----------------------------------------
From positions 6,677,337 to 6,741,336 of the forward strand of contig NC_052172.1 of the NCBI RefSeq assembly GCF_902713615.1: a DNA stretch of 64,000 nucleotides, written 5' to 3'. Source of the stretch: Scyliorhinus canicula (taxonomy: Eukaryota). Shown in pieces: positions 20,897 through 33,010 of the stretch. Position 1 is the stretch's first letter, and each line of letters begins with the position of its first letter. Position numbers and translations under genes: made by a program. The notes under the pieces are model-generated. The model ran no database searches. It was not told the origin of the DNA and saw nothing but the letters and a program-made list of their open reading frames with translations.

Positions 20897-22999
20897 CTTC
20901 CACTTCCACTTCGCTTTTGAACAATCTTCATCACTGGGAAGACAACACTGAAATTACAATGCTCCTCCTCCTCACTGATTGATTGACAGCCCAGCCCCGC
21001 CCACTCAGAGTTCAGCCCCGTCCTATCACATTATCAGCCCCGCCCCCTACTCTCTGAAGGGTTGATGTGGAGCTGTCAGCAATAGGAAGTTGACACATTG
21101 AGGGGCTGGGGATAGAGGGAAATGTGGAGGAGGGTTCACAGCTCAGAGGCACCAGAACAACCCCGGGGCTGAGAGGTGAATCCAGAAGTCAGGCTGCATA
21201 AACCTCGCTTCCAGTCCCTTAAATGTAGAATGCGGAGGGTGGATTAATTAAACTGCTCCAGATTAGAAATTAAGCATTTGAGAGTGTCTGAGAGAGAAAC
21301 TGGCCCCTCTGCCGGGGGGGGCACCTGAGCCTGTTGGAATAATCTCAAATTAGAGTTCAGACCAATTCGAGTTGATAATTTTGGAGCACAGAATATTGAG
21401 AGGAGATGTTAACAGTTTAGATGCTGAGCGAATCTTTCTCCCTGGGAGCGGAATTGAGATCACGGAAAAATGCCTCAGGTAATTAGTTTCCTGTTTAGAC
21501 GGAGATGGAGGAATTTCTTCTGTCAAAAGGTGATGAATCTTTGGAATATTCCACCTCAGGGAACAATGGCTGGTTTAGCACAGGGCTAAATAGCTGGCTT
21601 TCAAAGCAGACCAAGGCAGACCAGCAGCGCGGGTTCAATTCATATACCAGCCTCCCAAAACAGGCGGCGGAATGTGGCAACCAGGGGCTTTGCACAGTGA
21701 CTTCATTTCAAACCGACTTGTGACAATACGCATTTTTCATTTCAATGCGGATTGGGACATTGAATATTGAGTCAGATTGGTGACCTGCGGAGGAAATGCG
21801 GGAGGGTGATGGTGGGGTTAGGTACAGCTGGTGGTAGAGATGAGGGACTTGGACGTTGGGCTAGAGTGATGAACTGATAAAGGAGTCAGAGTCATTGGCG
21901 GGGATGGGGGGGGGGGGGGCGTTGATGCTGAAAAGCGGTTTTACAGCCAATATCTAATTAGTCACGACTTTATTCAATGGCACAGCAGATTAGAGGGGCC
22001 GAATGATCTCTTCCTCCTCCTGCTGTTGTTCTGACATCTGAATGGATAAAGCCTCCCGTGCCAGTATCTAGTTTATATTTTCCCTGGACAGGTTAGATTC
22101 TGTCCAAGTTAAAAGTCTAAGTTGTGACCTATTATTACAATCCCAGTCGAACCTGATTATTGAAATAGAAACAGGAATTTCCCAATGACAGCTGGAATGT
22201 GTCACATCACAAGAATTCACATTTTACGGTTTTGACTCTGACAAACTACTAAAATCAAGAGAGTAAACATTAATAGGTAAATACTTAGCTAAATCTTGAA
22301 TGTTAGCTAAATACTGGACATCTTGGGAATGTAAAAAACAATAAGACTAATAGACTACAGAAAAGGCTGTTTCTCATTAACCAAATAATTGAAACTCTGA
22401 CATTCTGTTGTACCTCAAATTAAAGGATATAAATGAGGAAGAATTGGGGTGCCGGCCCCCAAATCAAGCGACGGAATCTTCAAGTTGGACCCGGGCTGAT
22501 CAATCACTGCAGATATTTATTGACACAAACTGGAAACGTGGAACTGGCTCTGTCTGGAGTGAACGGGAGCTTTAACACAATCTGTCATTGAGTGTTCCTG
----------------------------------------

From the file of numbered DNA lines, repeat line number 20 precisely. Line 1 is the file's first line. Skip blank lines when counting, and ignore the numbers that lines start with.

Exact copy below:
22501 CAATCACTGCAGATATTTATTGACACAAACTGGAAACGTGGAACTGGCTCTGTCTGGAGTGAACGGGAGCTTTAACACAATCTGTCATTGAGTGTTCCTG